Do you hunt? I do…
As Needcraft’s social media ninja I do a lot of hunting about for fabulous and inspiring lampshade stories across the web, hard print and real live places and people! I found Lisa Malyon’s expertly drawn lampshades while at local art gallery ‘Hidden‘ while seeking general inspiration and was mightily impressed. Firstly as when I draw, the result looks like a squiggly mish-mash of lines, not neat and measured like Lisa’s and secondly, to then be able to draw with that expertise on a lampshade, a curved surface, wow!
So I hunted Lisa down and she kindly agreed to give us an insight into her process and business progress so far…
It all began when I attended a lampshade-making class at Bristol Folk House. I hung my finished piece in place of a plain, white drum lampshade that was in my bedroom. This lampshade sat on my dining table for weeks until I had the idea to draw on it. I drew several Bristol landmarks on the lampshade and gave it away as a present to a family member, they loved it and suggested I do more.
As an artist, I specialise in drawing buildings and structures and it is the process of drawing with a fine art pen that I love, if I had the lampshades printed it would take away the enjoyment aspect of what I do. Prior to introducing lampshades into my art practice I received occasional commissions for pictures but it is the lampshades that have sparked people’s interest. I am able to draw any building or structure as long as I have good quality photographs that do not infringe any copyright laws. As well as regular commissions of Clevedon Pier and Clifton Suspension Bridge I have drawn private houses, shop fronts, art galleries and even derelict buildings onto lampshades.
How do you price your lampshades?
I price accordingly for a bespoke hand drawn piece as well as incorporating an hourly rate. Prices range from £85 – £200.
What inspires you to draw?
Living in Bristol is a constant source of inspiration with the myriad of architectural styles. I am a fan of Victorian engineering and in particular Bristol Temple Meads. Clevedon’s Grade I listed pier is a favourite structure to draw and, in particular, the intricacies of the ironwork in the struts. It is a pleasure also to draw less-commercial buildings and a recent lampshade commission featured the Barbara Hepworth gallery in Wakefield so, as a lover of concrete and Brutalism, I was in my element.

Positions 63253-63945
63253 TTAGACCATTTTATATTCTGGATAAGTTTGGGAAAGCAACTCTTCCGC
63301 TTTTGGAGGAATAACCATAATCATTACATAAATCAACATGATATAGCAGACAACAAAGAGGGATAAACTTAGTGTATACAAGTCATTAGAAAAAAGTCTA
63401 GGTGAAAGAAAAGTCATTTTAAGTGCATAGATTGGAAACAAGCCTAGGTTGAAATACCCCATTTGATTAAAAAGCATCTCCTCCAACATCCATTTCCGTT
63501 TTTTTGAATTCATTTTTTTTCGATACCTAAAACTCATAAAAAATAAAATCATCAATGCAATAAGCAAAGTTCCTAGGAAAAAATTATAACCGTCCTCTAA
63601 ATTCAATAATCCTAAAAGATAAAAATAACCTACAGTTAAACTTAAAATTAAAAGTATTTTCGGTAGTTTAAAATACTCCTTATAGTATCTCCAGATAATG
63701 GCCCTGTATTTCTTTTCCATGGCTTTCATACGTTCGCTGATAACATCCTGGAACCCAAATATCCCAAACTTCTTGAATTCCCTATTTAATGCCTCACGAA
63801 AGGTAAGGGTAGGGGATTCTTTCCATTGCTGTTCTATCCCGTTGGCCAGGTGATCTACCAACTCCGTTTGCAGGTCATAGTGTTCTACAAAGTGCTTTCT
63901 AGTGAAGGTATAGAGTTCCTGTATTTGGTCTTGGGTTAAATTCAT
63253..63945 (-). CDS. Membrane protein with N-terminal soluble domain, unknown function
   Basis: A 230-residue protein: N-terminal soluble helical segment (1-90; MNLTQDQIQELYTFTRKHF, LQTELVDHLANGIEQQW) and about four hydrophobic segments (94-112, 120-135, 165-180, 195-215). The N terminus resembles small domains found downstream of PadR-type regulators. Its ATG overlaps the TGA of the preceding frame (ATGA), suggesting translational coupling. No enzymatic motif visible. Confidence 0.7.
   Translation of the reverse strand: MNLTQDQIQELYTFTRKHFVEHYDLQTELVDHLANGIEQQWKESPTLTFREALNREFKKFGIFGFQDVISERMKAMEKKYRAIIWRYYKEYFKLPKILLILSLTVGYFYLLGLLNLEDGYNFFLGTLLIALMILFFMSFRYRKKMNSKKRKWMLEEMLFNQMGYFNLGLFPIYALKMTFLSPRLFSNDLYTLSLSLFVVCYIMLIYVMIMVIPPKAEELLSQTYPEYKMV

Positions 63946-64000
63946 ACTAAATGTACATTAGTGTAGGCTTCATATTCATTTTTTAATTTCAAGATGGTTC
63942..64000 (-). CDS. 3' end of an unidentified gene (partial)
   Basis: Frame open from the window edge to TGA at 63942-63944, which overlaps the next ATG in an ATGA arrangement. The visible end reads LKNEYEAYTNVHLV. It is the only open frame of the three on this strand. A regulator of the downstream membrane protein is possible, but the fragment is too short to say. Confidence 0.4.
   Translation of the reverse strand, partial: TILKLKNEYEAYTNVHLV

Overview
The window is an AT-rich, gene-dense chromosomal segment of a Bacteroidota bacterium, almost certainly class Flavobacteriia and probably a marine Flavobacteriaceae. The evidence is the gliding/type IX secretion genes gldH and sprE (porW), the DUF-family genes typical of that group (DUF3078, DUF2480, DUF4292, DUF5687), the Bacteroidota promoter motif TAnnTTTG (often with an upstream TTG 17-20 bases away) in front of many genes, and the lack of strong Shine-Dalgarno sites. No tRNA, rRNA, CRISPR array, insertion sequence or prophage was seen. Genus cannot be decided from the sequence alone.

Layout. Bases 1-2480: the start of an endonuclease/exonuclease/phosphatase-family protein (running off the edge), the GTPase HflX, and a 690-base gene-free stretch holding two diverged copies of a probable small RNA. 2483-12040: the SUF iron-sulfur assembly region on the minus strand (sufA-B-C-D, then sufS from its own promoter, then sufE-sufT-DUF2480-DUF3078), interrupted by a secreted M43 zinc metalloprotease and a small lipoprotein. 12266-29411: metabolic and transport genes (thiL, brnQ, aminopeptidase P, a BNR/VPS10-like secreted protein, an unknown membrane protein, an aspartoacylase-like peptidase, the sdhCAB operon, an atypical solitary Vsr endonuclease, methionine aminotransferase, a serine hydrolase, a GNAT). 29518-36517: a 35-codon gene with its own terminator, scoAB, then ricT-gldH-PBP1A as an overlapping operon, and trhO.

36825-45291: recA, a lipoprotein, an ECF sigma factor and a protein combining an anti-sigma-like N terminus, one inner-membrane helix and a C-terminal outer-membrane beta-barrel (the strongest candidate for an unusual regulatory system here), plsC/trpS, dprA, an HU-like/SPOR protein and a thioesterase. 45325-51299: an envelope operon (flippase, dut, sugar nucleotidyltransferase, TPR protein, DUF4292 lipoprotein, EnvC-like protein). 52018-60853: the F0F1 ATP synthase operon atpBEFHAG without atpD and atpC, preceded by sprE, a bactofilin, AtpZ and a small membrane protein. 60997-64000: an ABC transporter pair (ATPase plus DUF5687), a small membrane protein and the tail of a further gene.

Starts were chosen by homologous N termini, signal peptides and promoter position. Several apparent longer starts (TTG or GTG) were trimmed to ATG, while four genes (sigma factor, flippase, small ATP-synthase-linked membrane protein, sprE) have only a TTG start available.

Where do you sell your lampshades?
I launched my lampshades in 2013 when I was involved in a collaborative six-month pop-up shop in Bristol City Centre and, as a consequence, I was invited to sell via galleries in Bristol and Somerset but neither business is trading so I market my business via social media sites such as Twitter, Facebook, Instagram and I am a regular exhibitor at Bristol’s art trails throughout the year.
Bristol has numerous art trails whereby people open up their homes, studios and community spaces to exhibit local arts and crafts and these have proved to be a successful route to gaining a customer-base. Each art trail is specific to an area of Bristol with a website and location map of all the venues to visit. It is very satisfying when a customer comes to see my artwork as a result of my profile on the trail map.
I like to demonstrate my drawing at an art trail and bring along a plain lampshade to work on during the course of a two-day event as it encourages customers to ask me more about my work. The most common questions I am asked are “how long does a lampshade take to draw up?” and “what happens if you go wrong”, my answers are “2-3 hours” and “how do you know I haven’t?”
A recent commission for a new pub opening in Portishead has given me the encouragement to steer my business towards the commercial hotel/pub/restaurant trade. I understand the group behind Hotel Du Vin have bought the Avon Gorge Hotel which has the best view of Clifton Suspension Bridge so I would love to draw up bespoke lampshades to feature in their public spaces and bedrooms.
Find Lisa Malyon: